The objective of day one of this interactive seminar is to:
- Explore the use of various sanitizers, disinfectants and sterilants within a controlled environment
- Learn which materials may be appropriate for your facilities’ operations
- Ensure that you are complying with your own SOPs, governmental and regulatory guidances and regulations
USP<1072> Disinfectants and Antiseptics will be used as a reference throughout the course.
- Determining the implementation aspects of a cleaning and disinfection program
- Determining the vendor qualification requirements
- How to develop an application schedule
- Determination of how application schedules apply to commissioning of a facility and after a shutdown
- Learn the impact of sanitizers, disinfectants and sporicides on various common microorganisms found within a pharmaceutical facility
- Impact of product expiration dating and regulatory implications
- Understand the use of coupons and liquid suspensions – their advantages and disadvantages
- Understand the regulatory expectations of sanitizers, disinfectants and sporicides
- Monitoring and interpretation of the results of the cleaning and disinfection program
- Understand resistance and rotation of disinfectants and its meaning to facilities
On Tuesday, July 12, 2011, the FDA posted a notice on their website that they had withdrawn the 1987 Guideline on Validation of the Limulus Amebocyte Lysate Test as an End Product Endotoxin Test for Human Parenteral Drugs, Biological Products and Medical Devices. They advised that the 1987 Guideline is considered obsolete and does not reflect the agency’s current thinking on the topic.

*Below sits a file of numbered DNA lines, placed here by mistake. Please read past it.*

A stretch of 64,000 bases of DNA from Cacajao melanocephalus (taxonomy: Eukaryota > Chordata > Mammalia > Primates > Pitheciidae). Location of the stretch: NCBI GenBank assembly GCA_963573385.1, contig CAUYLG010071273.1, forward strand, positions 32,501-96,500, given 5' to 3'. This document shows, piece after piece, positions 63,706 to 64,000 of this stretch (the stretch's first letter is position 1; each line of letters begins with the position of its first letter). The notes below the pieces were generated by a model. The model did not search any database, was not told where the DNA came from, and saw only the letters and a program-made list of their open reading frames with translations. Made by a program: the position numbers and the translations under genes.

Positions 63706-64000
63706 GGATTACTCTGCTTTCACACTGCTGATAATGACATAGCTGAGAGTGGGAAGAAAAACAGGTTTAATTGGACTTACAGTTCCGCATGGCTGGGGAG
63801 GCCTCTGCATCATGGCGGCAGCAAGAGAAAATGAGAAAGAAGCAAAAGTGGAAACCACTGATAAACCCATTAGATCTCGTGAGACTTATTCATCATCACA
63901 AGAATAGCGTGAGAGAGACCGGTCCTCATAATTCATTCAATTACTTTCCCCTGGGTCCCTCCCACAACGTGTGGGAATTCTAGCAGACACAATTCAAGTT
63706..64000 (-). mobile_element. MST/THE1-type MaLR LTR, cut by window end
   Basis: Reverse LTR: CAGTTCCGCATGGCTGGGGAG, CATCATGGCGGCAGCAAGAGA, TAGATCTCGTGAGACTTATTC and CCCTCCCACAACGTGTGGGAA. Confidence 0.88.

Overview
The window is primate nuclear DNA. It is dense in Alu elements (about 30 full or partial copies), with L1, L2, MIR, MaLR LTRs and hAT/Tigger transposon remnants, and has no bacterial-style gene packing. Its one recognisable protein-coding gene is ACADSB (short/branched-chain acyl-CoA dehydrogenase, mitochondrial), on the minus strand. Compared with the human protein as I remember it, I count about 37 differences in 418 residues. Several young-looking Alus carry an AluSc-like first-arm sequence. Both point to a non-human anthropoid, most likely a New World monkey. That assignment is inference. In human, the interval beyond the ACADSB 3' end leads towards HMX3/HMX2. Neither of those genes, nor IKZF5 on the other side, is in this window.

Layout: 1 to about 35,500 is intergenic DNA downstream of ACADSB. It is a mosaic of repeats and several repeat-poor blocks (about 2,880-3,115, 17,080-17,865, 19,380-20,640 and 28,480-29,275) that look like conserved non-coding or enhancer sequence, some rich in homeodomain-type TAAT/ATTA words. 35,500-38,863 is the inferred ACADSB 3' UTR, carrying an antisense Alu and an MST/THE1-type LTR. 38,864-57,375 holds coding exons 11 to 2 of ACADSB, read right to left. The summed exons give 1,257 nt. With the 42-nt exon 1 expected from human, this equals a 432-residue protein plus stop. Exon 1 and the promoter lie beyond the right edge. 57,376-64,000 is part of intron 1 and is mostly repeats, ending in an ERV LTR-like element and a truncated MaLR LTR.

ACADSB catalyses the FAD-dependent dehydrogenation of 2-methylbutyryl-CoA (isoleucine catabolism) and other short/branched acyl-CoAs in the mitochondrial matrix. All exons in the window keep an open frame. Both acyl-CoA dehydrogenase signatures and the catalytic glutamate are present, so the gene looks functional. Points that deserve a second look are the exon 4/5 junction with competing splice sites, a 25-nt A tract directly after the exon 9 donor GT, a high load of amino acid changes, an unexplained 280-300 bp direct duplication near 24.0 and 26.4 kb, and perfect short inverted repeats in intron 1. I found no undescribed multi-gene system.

In lieu of this document, the FDA advised that they would be issuing a Guidance for Industry on Pyrogen and Endotoxins Testing: Questions and Answers during the November/ December 2011 timeframe. After much delay, this new guidance was released in June 2012.
The FDA referenced, however, three documents that they believe have more than offset the previous FDA guidance that was withdrawn. They advise that these documents be referenced for the fundamental principles of the gel clot, photometric and kinetic test methods.
This new, revised guidance supplements the above three documents and addresses those issues that may be subject to misinterpretation, not covered in compendial procedures or in the previously available guidance document.